Here we have put together a list of our top remote workforce management tools:

1. Whatfix Digital Adoption Platform

Digital Adoption Platforms provide employees with in-app guidance, allowing them to learn in the flow of work. Whatfix’s interactive on-the-job eLearning solution augments your training by helping employees in learning while doing, within the business application.

While using the application, users will view pop-ups that walk them through how to complete specific tasks within the tool, such as creating a new opportunity in Salesforce or adding an emergency contact in Workday.

Whatfix helps increase employee productivity by saving their time in looking for information and by reducing errors. And also automatically monitors employee’s progress and sends reminders to complete pending tasks.

2. Zoom

While there is a multitude of video conferencing tools available, Zoom is the tool of choice for many enterprise organizations due to its scalability.

Digital collaboration tools like Zoom allow remote workers to chat or meet face to face via video calls while they work from home. Zoom can also be a lot useful for managers to make regular check-in calls and update their employees with progress reports, review individual goals, or discuss ideas. Whether you need to schedule a meeting or have a private chat with a team member, this tool helps you stay connected and foster team building.

3. Slack

Slack is one of the most common, well-crafted, and flexible messaging communication tools used by the remote workforce. Its private or open chat channels, reminder settings, searchable archives, and numerous Slackbots enhance instant communication within a team.

Slack provides voice and video calls along with screen sharing and it also has a search feature to make it easier for you to search for any information.

4. Microsoft Teams

Microsoft Teams is a hybrid communication and collaboration tool that helps you manage a remote workforce by sharing files and creating chatrooms for each department. The tool enables communication by chat messages in private or group conversations, voice calls and video meetings, pictures, and documents.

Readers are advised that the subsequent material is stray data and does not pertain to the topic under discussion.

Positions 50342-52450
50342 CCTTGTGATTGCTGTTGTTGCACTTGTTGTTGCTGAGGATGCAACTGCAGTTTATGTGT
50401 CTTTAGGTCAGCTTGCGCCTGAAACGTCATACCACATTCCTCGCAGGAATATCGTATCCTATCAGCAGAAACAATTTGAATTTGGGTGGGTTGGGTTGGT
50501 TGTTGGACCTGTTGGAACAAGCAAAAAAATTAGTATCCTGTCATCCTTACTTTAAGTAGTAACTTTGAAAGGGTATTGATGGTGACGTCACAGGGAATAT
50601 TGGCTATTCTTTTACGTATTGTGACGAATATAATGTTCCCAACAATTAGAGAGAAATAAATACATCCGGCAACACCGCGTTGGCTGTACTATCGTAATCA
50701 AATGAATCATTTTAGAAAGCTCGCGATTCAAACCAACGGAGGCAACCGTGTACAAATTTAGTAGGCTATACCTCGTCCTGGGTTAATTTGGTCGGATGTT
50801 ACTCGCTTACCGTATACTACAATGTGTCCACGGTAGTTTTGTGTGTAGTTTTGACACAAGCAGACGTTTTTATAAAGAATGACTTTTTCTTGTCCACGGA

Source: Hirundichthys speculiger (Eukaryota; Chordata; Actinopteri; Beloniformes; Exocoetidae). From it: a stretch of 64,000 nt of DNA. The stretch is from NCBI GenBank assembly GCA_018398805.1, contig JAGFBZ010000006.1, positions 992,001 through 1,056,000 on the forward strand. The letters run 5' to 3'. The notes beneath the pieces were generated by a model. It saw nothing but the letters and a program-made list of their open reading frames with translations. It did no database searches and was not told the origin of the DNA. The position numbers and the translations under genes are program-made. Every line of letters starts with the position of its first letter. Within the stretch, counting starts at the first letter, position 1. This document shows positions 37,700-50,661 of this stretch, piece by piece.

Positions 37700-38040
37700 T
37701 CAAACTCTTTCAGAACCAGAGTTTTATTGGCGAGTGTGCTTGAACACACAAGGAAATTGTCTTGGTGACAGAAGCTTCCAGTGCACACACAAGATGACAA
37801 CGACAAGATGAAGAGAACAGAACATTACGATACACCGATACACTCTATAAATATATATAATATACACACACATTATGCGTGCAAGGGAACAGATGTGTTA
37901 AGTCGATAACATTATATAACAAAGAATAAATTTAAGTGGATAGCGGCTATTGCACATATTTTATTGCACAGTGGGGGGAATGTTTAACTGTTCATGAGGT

Since Microsoft Teams is designed to integrate with Office 365, it can keep your files, meetings, conversations, and apps linked together in one program.

5. Donut

Remote workers often struggle with loneliness due to working individually and a lack of socialization. Donut addresses this issue by facilitating casual conversations by randomly pairing up employees for virtual hangouts.

This remote work tool is a great way to connect employees across departments who may otherwise not get a chance to get to know each other.

6. JIRA

JIRA is one the most powerful project management tools that can help your manage a remote workforce by helping employees work in a well-organized controlled manner and stay efficient.

It provides useful features like boards with different categories like to do or in progress or done, real-time insights reports, roadmaps to assign work and manage the activity of all team members. JIRA helps all your team members to plan, track, and release great projects.

Check out our dedicated article on “Remote Work Tools” to learn more about using the right tools for remote teams and managing remote workers.

Just started the global remote workforce management? Book a personalized demo to understand how Whatfix can help train virtual employees to adapt to working via your collaboration technologies more productively.